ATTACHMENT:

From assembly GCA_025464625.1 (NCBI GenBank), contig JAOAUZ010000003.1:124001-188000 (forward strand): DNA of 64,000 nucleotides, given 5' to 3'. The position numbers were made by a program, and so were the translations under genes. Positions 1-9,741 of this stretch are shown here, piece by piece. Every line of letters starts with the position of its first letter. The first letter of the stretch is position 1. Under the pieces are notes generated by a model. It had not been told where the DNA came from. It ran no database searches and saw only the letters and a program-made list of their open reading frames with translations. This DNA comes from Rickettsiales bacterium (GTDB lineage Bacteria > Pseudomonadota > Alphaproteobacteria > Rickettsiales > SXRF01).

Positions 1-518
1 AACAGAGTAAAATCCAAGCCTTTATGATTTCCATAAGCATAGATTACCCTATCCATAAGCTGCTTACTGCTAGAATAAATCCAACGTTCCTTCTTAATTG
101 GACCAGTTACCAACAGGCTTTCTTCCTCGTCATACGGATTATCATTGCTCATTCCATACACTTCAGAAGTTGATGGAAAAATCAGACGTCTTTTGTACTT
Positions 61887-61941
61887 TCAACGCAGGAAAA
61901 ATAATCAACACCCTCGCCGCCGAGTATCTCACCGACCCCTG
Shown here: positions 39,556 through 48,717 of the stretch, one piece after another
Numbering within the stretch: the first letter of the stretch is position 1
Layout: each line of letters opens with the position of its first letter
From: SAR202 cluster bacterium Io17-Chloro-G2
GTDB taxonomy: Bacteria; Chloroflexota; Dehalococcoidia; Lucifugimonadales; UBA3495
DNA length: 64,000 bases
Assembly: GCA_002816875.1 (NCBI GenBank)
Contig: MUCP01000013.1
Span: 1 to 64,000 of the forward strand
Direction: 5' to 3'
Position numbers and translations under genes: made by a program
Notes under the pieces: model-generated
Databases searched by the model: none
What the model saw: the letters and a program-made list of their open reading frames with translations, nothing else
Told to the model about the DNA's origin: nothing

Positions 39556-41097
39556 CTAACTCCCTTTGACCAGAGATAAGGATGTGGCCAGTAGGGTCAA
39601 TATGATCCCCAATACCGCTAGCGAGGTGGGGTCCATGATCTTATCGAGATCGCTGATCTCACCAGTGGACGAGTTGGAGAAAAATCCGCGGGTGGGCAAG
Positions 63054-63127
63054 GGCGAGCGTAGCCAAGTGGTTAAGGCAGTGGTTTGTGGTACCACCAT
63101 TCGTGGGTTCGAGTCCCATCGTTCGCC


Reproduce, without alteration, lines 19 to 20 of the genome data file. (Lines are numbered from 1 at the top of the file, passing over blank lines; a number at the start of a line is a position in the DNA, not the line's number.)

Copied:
Notes under the pieces: model-generated
Databases searched by the model: none